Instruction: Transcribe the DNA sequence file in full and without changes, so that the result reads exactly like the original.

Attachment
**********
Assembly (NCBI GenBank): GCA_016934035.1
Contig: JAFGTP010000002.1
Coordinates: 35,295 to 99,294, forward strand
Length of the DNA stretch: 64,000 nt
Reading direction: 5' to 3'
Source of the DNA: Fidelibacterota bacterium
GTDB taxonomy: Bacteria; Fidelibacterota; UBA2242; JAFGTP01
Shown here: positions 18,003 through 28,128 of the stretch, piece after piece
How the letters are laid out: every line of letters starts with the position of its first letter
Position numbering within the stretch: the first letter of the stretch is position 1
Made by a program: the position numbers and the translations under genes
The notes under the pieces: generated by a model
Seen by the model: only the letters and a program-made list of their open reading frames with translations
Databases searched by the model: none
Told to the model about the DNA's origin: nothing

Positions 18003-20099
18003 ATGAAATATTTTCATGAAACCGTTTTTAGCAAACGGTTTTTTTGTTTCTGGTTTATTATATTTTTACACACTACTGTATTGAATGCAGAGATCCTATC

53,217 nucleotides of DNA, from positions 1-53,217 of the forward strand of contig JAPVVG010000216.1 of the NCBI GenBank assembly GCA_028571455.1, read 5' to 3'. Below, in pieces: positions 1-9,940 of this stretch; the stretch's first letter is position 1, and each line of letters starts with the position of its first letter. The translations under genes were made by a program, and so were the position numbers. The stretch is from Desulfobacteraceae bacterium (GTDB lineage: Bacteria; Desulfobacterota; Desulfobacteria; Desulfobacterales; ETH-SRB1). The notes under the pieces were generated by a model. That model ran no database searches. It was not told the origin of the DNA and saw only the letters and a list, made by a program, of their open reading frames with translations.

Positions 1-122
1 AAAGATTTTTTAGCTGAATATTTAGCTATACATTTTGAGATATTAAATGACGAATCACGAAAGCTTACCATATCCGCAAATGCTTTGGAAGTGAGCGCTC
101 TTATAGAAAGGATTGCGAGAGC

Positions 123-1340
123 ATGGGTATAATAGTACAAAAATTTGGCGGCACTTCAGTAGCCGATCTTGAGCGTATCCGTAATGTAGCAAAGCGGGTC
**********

Assembly (NCBI GenBank): GCA_016934035.1
Contig: JAFGTP010000002.1
Coordinates: 35,295 to 99,294, forward strand
Length of the DNA stretch: 64,000 nt
Reading direction: 5' to 3'
Source of the DNA: Fidelibacterota bacterium
GTDB taxonomy: Bacteria; Fidelibacterota; UBA2242; JAFGTP01
Shown here: positions 18,003 through 28,128 of the stretch, piece after piece
How the letters are laid out: every line of letters starts with the position of its first letter
Position numbering within the stretch: the first letter of the stretch is position 1
Made by a program: the position numbers and the translations under genes
The notes under the pieces: generated by a model
Seen by the model: only the letters and a program-made list of their open reading frames with translations
Databases searched by the model: none
Told to the model about the DNA's origin: nothing

Positions 18003-20099
18003 ATGAAATATTTTCATGAAACCGTTTTTAGCAAACGGTTTTTTTGTTTCTGGTTTATTATATTTTTACACACTACTGTATTGAATGCAGAGATCCTATC

53,217 nucleotides of DNA, from positions 1-53,217 of the forward strand of contig JAPVVG010000216.1 of the NCBI GenBank assembly GCA_028571455.1, read 5' to 3'. Below, in pieces: positions 1-9,940 of this stretch; the stretch's first letter is position 1, and each line of letters starts with the position of its first letter. The translations under genes were made by a program, and so were the position numbers. The stretch is from Desulfobacteraceae bacterium (GTDB lineage: Bacteria; Desulfobacterota; Desulfobacteria; Desulfobacterales; ETH-SRB1). The notes under the pieces were generated by a model. That model ran no database searches. It was not told the origin of the DNA and saw only the letters and a list, made by a program, of their open reading frames with translations.

Positions 1-122
1 AAAGATTTTTTAGCTGAATATTTAGCTATACATTTTGAGATATTAAATGACGAATCACGAAAGCTTACCATATCCGCAAATGCTTTGGAAGTGAGCGCTC
101 TTATAGAAAGGATTGCGAGAGC

Positions 123-1340
123 ATGGGTATAATAGTACAAAAATTTGGCGGCACTTCAGTAGCCGATCTTGAGCGTATCCGTAATGTAGCAAAGCGGGTC